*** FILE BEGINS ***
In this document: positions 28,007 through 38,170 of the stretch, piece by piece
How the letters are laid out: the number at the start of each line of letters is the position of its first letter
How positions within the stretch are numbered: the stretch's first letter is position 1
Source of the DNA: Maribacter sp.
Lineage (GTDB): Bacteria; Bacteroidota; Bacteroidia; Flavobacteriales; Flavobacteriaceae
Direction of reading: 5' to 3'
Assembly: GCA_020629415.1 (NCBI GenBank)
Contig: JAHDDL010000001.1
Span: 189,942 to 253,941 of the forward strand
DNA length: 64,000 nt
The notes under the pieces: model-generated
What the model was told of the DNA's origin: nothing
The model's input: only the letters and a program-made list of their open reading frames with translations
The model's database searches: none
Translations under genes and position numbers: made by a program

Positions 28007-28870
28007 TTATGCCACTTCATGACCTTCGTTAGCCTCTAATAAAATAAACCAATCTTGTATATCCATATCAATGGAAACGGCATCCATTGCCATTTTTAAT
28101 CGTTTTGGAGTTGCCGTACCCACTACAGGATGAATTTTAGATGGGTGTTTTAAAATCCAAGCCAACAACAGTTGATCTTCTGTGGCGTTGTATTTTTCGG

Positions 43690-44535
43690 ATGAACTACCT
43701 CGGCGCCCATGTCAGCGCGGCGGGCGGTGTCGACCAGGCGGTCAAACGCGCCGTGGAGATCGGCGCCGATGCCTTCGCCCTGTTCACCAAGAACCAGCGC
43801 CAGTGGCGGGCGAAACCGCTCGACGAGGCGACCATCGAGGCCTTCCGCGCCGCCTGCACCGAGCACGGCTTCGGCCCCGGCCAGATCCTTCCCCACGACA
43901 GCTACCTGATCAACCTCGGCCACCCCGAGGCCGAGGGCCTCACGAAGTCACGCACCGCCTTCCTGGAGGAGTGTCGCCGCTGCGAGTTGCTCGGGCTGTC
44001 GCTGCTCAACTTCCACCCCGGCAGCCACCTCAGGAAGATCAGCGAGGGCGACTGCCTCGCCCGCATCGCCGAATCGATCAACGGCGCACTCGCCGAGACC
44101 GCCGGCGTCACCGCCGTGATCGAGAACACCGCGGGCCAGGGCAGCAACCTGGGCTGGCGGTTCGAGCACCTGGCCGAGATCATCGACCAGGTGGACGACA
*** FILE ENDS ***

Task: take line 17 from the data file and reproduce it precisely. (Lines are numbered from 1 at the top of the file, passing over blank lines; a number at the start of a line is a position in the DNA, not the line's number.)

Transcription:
28007 TTATGCCACTTCATGACCTTCGTTAGCCTCTAATAAAATAAACCAATCTTGTATATCCATATCAATGGAAACGGCATCCATTGCCATTTTTAAT